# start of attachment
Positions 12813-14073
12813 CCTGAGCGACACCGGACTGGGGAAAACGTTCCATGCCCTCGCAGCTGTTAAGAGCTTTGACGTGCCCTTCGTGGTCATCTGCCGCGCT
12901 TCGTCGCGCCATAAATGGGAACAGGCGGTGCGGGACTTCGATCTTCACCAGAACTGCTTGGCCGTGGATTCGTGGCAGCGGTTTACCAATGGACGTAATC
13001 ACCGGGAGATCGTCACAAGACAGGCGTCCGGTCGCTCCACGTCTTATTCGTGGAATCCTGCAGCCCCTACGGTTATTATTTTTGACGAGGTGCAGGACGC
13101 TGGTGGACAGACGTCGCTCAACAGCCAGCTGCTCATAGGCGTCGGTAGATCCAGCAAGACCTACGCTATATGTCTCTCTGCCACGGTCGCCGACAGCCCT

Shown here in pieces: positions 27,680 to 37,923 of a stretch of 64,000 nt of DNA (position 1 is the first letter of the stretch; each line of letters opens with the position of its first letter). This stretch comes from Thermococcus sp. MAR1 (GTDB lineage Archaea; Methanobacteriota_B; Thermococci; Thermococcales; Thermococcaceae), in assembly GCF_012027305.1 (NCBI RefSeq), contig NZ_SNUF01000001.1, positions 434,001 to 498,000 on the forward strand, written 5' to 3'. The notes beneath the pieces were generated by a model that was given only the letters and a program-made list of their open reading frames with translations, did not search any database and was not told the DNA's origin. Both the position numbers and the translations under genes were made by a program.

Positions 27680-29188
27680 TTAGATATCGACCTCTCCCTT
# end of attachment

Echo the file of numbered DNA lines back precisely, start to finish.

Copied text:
Positions 12813-14073
12813 CCTGAGCGACACCGGACTGGGGAAAACGTTCCATGCCCTCGCAGCTGTTAAGAGCTTTGACGTGCCCTTCGTGGTCATCTGCCGCGCT
12901 TCGTCGCGCCATAAATGGGAACAGGCGGTGCGGGACTTCGATCTTCACCAGAACTGCTTGGCCGTGGATTCGTGGCAGCGGTTTACCAATGGACGTAATC
13001 ACCGGGAGATCGTCACAAGACAGGCGTCCGGTCGCTCCACGTCTTATTCGTGGAATCCTGCAGCCCCTACGGTTATTATTTTTGACGAGGTGCAGGACGC
13101 TGGTGGACAGACGTCGCTCAACAGCCAGCTGCTCATAGGCGTCGGTAGATCCAGCAAGACCTACGCTATATGTCTCTCTGCCACGGTCGCCGACAGCCCT

Shown here in pieces: positions 27,680 to 37,923 of a stretch of 64,000 nt of DNA (position 1 is the first letter of the stretch; each line of letters opens with the position of its first letter). This stretch comes from Thermococcus sp. MAR1 (GTDB lineage Archaea; Methanobacteriota_B; Thermococci; Thermococcales; Thermococcaceae), in assembly GCF_012027305.1 (NCBI RefSeq), contig NZ_SNUF01000001.1, positions 434,001 to 498,000 on the forward strand, written 5' to 3'. The notes beneath the pieces were generated by a model that was given only the letters and a program-made list of their open reading frames with translations, did not search any database and was not told the DNA's origin. Both the position numbers and the translations under genes were made by a program.

Positions 27680-29188
27680 TTAGATATCGACCTCTCCCTT